For many people, accidents are simply a matter of being in the wrong place at the wrong time. Abdelillah is one of them.
“It was in 2005,” he explains to Handicap International’s psychosocial team, as they visit him in the modest home he shares with his family, in the governorate of Kirkuk. “Back then, I was living in a village in the center of Iraq. One day, as I was walking in the street, a car bomb exploded, which was immediately followed by heavy gunfire. A bullet hit my leg and I passed out.”
“A few hours later I woke up in hospital and I realized that my leg had been amputated. I couldn’t help thinking that I hadn’t done anything to deserve this, and that there was no point in living any more. That day, I fell into a deep depression that lasted for years.”
Shwan, a psychosocial worker for Handicap International, listens patiently to Abdelillah as he continues his story.
“I had nightmares every night for months after the operation. I felt that I didn’t belong in the world anymore. People with disabilities don’t have much of a role to play in our society. In 2014, things got even worse. We had to flee our town, with my family, to escape the Islamic State, which was advancing into our region. We stayed in Baghdad for a few months, but life was too hard. So we decided to go to Kirkuk, more to the north, because it was the only situation we knew we could cope with.”
The same year, Handicap International launched an emergency response to the crisis that was tearing the country apart, and to the influx of Syrian refugees fleeing the war in their neighboring country. In 2015, we expanded our activities in the governorate of Kirkuk, where hundreds of thousands of refugees and displaced people now live. Handicap International provides a global response that includes activities as varied as mine risk education, physical therapy, psychosocial support and the protection of the most vulnerable individuals.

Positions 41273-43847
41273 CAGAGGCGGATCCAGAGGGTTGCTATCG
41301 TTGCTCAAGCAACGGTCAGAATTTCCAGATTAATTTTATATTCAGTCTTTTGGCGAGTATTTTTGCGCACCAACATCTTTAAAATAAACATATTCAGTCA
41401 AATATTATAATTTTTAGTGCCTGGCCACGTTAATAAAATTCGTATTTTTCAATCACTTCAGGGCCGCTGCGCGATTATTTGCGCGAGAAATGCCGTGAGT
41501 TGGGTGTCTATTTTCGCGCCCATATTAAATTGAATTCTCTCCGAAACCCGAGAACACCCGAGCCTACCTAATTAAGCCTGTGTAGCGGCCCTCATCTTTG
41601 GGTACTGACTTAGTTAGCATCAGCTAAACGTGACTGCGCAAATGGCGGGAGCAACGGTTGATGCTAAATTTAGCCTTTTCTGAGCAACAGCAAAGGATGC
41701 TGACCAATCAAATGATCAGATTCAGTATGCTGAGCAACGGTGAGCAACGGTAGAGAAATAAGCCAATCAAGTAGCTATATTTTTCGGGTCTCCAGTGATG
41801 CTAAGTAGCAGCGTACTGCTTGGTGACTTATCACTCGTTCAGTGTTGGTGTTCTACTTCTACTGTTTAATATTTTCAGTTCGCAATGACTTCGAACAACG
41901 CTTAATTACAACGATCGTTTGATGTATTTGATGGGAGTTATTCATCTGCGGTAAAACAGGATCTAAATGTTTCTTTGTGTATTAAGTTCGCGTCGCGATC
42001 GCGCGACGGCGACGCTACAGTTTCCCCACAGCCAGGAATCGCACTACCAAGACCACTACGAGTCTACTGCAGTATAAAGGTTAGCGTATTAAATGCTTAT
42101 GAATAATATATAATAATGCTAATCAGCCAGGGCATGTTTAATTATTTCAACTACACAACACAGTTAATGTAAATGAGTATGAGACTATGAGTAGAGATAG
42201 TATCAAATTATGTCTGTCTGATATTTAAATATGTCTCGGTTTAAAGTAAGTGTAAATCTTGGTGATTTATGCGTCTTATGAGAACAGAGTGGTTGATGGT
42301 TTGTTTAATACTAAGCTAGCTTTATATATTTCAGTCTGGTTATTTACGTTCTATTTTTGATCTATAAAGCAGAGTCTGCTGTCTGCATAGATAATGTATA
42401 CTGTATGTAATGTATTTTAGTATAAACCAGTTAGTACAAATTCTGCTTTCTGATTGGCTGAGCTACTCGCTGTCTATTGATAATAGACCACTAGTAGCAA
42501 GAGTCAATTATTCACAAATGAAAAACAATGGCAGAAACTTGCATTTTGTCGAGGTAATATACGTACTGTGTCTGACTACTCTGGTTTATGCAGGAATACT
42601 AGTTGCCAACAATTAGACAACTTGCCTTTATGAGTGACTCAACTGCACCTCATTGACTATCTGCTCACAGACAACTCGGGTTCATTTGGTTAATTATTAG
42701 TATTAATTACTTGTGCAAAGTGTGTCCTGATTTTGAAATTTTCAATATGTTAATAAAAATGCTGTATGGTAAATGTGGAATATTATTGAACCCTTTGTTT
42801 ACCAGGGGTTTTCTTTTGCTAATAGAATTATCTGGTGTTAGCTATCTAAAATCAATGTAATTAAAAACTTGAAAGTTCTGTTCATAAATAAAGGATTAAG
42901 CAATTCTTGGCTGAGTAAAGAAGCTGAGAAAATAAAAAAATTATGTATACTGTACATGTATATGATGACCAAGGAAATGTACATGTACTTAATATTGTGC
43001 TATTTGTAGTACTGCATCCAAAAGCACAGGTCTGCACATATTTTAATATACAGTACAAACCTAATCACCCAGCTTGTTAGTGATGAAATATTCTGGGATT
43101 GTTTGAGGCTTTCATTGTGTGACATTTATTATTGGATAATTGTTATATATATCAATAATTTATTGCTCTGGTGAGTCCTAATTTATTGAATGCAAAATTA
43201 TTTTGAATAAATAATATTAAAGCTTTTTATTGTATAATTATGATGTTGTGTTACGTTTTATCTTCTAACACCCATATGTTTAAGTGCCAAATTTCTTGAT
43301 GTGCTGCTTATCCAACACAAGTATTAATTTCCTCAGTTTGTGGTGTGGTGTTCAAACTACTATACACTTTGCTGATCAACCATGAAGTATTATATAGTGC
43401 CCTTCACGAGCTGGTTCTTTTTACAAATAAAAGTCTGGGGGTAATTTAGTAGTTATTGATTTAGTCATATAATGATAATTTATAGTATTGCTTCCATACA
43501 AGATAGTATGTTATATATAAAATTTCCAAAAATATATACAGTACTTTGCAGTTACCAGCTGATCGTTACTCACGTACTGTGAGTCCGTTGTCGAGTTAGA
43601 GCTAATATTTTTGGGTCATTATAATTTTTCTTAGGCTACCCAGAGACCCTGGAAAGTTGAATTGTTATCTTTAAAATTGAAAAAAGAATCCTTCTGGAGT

I didn't even know what psychosocial support was...I never dreamt it would change my life
At the start of 2016, a mine risk education team knocked on Abdelillah’s door during one of its daily rounds. The organization’s professionals immediately realized that something was wrong and suggested he take part in psychosocial support group sessions.
“To start with, I didn’t even know what psychosocial support was,” recalls Abdelillah. “I just went along to see what it was all about. I never dreamt the sessions would change my life. But from the first session, I understood that how I felt had a lot to do with my attitude towards life. I also realized that people were taking an interest in me and that my disability didn’t prevent them from caring about me. I also realized that other people were in the same situation as me.”
“It’s amazing how much progress Abdelillah has made in so little time,” adds Shwan. “He’s a lot more outgoing now, and more positive than he was at the start. You can really feel the impact the sessions have had on him.”
With Handicap International’s support, Abdelillah has hope again and he’s now thinking about the future. He’s planning to open his own phone shop soon, and to go back to his home village when peace returns. “If I had to give one piece of advice to other amputees,” says Abdelillah, “it would be: don’t look back, turn to the future. That’s the secret of survival.”